Vietnam has abandoned plans to ratify the Trans-Pacific Partnership trade pact following the election of Donald Trump, the first in a series of likely repercussions on relations between Hanoi and Washington.
The Prime Minister, Nguyen Xuan Phuc, told the National Assembly that the TPP would not be sent for ratification.
“The United States has announced it suspends the submission of TPP…so there are not sufficient conditions for Vietnam to submit its proposal for ratification,” he said in response to a question at the assembly session in Hanoi.
Some signatories to the pact had hoped that President Obama would send the TPP for ratification before the inauguration of the next president in January, despite the stated opposition of both major candidates.
However, the victory of Donald Trump, who aggressively denounced the pact on the campaign trail, made such a move untenable.
Mr Phuc said Vietnam would continue to integrate its economy with the eleven other signatories whether or not the TPP passed in its current form, and would continue to develop close ties with the US.
The best outcome it can hope for, say analysts, is a renegotiation of the agreement, which is hardly considered likely given the protectionist sentiments repeatedly expressed by the president-elect.
The failure of the TPP comes as an unwelcome setback for Vietnam, and not just in the economic sphere.
Vietnam was seen as the country with most to gain from the agreement, gaining an advantage over regional competitors by acquiring privileged access to the giant US and Japanese markets.
The pact’s apparent failure also delivers a heavy blow to the nascent labour movement in Vietnam, which had been guaranteed free and independent trade unions under a bilateral annex signed by the US and Vietnam.
The hope that American officials would have some oversight over the treatment of labour activists in Vietnam also gave hope to the broader pro-democracy and reform movement.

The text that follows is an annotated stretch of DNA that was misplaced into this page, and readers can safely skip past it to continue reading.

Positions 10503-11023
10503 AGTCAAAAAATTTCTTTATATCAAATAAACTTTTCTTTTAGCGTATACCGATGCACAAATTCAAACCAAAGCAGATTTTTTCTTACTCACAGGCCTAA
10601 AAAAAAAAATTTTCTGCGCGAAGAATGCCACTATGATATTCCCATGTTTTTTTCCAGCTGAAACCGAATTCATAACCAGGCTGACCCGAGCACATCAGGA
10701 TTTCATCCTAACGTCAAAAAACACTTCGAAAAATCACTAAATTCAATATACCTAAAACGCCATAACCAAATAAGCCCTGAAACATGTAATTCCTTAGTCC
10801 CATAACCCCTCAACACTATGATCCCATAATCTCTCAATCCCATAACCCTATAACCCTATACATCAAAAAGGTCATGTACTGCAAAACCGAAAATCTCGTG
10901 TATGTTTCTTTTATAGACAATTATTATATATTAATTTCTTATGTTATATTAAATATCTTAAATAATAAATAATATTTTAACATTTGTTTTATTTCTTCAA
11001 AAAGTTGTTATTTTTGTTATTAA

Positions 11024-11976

Tirades of protectionist rhetoric
Despite the concession over labour rights, and some initial ideologically based hesitation, the Communist party hierarchy had embraced the TPP enthusiastically, and not just for the economic benefits it would bring in increased foreign direct investment and exports.
The TPP represented a key pillar of President Obama’s “pivot to Asia” or “rebalancing” as it was later called; a clear move to confront the growing economic and strategic dominance of China.
The United States now appears to be confirming the fears of many, and the calculations of Beijing, that it is an inconsistent and unreliable partner.
China is now in a stronger position than ever to push its own regional trade pact, the Regional Comprehensive Economic Partnership (RCEP), long seen as a rival of the TPP.
Vietnam will be following the transition period in the United States with some apprehension.
It has skilfully balanced its relations between Beijing and Washington to strengthen its strategic position and show its resolve to resist China’s expansion in the South China Sea.
Virtually nothing is known about Mr Trump’s real intentions in foreign policy and a prolonged period of uncertainty now looks inevitable.
The only guide the Vietnamese and others have to go on, for now, are the tirades of isolationist and protectionist rhetoric the winning candidate vented so enthusiastically during the campaign.